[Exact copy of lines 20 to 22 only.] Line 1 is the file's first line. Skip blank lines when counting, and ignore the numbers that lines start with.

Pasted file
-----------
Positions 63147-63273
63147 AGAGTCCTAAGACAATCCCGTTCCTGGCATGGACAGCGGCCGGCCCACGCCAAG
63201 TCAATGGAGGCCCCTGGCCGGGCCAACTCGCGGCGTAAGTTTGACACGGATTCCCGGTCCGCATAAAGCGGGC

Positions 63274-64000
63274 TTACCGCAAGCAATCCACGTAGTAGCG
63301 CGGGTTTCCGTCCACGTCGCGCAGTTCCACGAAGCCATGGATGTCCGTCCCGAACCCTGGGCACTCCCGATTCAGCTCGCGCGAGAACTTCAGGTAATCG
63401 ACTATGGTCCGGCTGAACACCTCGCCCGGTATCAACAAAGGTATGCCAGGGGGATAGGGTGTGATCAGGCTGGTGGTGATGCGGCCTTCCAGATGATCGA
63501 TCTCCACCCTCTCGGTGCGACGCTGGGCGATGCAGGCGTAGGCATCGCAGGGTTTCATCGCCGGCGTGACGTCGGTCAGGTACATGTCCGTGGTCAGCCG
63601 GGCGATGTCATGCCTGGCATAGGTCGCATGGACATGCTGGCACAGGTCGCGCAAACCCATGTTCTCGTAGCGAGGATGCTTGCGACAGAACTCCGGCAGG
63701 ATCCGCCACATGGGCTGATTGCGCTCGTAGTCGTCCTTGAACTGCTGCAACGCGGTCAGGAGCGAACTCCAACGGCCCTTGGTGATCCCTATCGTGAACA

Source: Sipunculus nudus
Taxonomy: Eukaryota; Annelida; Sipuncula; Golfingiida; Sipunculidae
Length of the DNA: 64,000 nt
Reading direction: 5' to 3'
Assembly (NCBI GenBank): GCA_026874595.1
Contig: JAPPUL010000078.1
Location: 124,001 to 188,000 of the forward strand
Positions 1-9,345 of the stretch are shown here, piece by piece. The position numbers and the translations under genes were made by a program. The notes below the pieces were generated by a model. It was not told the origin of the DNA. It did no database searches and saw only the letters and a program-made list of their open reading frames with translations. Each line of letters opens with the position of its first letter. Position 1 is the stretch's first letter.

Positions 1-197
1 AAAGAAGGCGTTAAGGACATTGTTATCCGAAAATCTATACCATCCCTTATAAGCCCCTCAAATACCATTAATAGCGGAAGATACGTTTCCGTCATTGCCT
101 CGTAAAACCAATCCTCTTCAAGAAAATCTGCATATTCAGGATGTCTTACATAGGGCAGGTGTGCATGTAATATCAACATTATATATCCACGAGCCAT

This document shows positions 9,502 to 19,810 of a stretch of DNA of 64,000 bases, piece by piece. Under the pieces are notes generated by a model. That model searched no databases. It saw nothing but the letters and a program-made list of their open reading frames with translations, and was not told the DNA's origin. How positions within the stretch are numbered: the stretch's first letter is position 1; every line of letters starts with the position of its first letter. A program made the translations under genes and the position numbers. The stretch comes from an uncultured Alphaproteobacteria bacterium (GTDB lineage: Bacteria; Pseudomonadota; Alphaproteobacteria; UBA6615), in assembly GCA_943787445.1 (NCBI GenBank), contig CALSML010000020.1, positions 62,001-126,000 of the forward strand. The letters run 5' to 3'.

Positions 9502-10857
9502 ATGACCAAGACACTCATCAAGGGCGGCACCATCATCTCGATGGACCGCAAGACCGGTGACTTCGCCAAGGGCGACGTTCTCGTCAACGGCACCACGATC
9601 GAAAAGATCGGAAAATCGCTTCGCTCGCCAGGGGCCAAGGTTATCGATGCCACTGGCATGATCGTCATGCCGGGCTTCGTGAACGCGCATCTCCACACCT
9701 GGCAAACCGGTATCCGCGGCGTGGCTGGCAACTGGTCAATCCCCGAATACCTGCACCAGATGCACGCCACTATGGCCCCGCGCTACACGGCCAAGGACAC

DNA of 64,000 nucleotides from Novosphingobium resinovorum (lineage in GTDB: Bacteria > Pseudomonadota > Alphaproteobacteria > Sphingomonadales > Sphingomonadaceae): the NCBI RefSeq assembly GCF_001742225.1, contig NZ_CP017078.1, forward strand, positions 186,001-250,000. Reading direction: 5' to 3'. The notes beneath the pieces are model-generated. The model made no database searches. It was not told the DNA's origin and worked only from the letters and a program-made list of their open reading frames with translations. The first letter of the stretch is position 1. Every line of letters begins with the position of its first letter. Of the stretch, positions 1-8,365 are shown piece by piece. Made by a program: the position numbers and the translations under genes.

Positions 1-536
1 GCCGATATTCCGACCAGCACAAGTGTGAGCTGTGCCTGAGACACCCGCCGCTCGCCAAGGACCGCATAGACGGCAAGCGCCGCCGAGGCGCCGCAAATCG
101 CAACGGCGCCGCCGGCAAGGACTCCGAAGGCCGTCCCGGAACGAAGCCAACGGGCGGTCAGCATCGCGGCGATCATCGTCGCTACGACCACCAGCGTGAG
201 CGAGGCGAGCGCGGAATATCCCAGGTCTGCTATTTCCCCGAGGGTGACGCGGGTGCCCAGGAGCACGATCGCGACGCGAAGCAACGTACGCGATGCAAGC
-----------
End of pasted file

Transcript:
1 AAAGAAGGCGTTAAGGACATTGTTATCCGAAAATCTATACCATCCCTTATAAGCCCCTCAAATACCATTAATAGCGGAAGATACGTTTCCGTCATTGCCT
101 CGTAAAACCAATCCTCTTCAAGAAAATCTGCATATTCAGGATGTCTTACATAGGGCAGGTGTGCATGTAATATCAACATTATATATCCACGAGCCAT

This document shows positions 9,502 to 19,810 of a stretch of DNA of 64,000 bases, piece by piece. Under the pieces are notes generated by a model. That model searched no databases. It saw nothing but the letters and a program-made list of their open reading frames with translations, and was not told the DNA's origin. How positions within the stretch are numbered: the stretch's first letter is position 1; every line of letters starts with the position of its first letter. A program made the translations under genes and the position numbers. The stretch comes from an uncultured Alphaproteobacteria bacterium (GTDB lineage: Bacteria; Pseudomonadota; Alphaproteobacteria; UBA6615), in assembly GCA_943787445.1 (NCBI GenBank), contig CALSML010000020.1, positions 62,001-126,000 of the forward strand. The letters run 5' to 3'.